Conservatism is opposition to rapid changes, and promotes keeping traditions in society.[1] Gradualism is one form.

The first known use of the term in a political context was by François-René de Chateaubriand in 1818.[2] This was during the period of Bourbon restoration that sought to roll back the policies of the French Revolution.

The term is associated with right-wing politics. It has been used to describe a wide range of views. There is no single set of policies that are regarded as conservative, because the meaning of conservatism depends on a given place and time.

Conservatism tends to support the notion of faith, particularly in Abrahamic traditions in countries where those are the main religions. In England, the publication of Edmund Burke’s book Reflections on the revolution in France. In his book, he suggested people should be satisfied, and advocated a caring government.[3] The two ideas go together.

Some conservatives seek to keep things as they are, while others want a return to the way things were at an earlier time.[4] A conservative party in England formed which wanted better co-operation between rich and poor, democracy, and some aspects of a welfare state. This was also favoured by conservatives in France and other parts of Europe.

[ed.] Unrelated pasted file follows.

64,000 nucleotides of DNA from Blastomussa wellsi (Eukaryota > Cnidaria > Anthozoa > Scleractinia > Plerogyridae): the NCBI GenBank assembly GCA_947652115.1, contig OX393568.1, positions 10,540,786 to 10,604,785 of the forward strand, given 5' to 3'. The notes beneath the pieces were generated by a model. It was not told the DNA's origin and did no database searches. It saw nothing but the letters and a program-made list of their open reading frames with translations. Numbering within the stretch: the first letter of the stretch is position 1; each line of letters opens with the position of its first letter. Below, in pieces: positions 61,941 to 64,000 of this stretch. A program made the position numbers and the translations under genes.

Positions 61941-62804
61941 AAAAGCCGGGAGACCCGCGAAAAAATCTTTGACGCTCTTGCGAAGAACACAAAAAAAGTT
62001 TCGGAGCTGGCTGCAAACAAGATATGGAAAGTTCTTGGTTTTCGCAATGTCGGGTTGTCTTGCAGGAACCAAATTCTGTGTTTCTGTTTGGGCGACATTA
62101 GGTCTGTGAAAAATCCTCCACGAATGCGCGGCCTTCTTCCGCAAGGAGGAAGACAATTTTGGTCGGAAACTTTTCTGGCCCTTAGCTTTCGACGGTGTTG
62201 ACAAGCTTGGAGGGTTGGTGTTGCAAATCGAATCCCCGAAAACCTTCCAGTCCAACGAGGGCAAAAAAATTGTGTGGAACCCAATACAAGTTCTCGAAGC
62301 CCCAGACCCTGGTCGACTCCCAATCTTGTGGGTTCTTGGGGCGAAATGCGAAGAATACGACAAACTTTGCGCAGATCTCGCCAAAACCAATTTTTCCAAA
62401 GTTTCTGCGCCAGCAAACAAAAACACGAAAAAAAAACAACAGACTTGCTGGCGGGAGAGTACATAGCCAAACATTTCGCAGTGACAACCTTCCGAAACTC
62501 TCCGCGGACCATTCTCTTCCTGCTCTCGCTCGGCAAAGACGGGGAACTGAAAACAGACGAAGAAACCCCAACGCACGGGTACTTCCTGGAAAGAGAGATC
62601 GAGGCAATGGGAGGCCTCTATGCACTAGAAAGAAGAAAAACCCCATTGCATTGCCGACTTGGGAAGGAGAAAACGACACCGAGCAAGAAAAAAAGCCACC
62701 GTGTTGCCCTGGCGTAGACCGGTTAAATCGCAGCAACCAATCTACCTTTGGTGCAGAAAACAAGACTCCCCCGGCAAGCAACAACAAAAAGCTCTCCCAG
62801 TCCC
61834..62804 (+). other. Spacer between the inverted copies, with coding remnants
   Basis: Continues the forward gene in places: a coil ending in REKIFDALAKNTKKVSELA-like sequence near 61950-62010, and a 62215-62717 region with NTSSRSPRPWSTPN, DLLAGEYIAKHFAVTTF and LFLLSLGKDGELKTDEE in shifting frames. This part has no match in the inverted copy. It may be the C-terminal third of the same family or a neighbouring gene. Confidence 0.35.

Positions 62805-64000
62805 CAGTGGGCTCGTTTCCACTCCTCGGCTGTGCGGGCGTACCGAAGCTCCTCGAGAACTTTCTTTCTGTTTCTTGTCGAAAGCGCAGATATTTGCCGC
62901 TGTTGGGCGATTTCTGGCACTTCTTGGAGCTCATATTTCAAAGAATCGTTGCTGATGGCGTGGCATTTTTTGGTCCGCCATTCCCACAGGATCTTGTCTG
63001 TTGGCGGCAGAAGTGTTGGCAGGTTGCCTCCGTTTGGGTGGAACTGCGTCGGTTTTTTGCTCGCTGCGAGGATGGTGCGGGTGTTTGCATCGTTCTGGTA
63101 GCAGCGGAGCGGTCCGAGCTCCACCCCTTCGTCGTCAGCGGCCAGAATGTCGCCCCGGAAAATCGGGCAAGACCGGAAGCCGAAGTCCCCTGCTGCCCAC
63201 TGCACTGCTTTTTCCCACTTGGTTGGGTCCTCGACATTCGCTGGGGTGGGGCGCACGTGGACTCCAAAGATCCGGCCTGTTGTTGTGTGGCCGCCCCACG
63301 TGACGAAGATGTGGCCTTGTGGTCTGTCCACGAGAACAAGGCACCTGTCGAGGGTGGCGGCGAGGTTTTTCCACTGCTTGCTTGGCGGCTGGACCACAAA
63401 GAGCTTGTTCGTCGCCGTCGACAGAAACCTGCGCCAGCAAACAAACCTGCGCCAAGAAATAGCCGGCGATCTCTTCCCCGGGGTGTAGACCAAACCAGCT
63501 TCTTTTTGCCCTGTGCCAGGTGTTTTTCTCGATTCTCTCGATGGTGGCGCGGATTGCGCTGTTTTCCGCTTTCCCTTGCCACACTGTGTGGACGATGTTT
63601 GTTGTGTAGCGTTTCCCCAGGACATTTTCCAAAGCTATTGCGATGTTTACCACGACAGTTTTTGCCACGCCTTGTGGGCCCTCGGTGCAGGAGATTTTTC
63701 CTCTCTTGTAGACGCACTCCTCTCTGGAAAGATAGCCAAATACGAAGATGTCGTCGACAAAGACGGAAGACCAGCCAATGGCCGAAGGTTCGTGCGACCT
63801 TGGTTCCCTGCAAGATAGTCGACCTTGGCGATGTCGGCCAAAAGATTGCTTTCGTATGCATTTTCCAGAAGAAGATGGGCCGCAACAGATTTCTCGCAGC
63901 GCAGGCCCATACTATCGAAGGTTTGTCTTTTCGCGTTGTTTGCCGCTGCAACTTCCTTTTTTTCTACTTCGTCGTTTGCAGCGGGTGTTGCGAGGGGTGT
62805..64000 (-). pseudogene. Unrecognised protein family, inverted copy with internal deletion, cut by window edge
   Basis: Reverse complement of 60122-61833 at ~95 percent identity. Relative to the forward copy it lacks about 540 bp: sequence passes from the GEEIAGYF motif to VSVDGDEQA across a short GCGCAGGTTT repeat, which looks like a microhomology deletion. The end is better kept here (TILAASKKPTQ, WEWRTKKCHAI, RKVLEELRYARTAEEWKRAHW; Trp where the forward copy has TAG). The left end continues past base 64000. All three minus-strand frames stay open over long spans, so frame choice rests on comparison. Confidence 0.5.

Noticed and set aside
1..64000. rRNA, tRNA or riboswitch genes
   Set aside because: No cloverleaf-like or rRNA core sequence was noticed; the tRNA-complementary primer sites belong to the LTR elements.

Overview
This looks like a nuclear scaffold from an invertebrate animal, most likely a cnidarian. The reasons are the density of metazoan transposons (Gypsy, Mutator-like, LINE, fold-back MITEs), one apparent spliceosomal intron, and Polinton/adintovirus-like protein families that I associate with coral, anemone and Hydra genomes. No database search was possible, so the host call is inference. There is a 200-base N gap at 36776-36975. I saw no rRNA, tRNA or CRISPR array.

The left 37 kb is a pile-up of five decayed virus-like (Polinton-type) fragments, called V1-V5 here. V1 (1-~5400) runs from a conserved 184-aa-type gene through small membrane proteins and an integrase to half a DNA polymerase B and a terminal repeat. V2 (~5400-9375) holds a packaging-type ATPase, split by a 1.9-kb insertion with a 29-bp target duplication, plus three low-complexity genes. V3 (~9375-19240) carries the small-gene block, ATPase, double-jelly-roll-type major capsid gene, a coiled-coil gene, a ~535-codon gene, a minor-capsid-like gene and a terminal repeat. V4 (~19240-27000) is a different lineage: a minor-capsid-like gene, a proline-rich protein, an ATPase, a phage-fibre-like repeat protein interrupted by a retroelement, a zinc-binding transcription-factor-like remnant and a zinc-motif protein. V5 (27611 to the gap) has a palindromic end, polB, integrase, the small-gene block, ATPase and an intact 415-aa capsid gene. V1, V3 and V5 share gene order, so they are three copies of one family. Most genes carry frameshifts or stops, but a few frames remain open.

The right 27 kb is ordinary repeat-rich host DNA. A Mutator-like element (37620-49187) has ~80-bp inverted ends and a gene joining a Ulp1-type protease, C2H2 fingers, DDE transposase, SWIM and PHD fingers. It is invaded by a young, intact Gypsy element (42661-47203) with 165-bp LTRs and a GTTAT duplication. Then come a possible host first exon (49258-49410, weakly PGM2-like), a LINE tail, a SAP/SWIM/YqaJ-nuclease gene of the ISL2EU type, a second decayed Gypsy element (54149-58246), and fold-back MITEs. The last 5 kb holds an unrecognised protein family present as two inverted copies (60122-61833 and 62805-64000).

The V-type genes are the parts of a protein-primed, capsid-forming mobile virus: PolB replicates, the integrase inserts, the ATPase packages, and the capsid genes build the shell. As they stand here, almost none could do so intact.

In the United States, conservatives were wary of centralism, suspicious of the welfare state and considered businessmen trustworthy on wages and prices.

Related pages


  1. "Conservatism (political philosophy)". Retrieved on 1 November 2009.
  2. Template:Cite book
  3. BBC: Edmund Burke (1729 - 1797)
  4. Iain McLean and Alistair McMillan 2009. "Conservatism", Concise Oxford Dictionary of Politics, third edition, "Sometimes it (conservatism) has been outright opposition, based on an existing model of society that is considered right for all time. It can take a 'reactionary' form, harking back to, and attempting to reconstruct, forms of society which existed in an earlier period". Oxford University Press. ISBN 978019205165.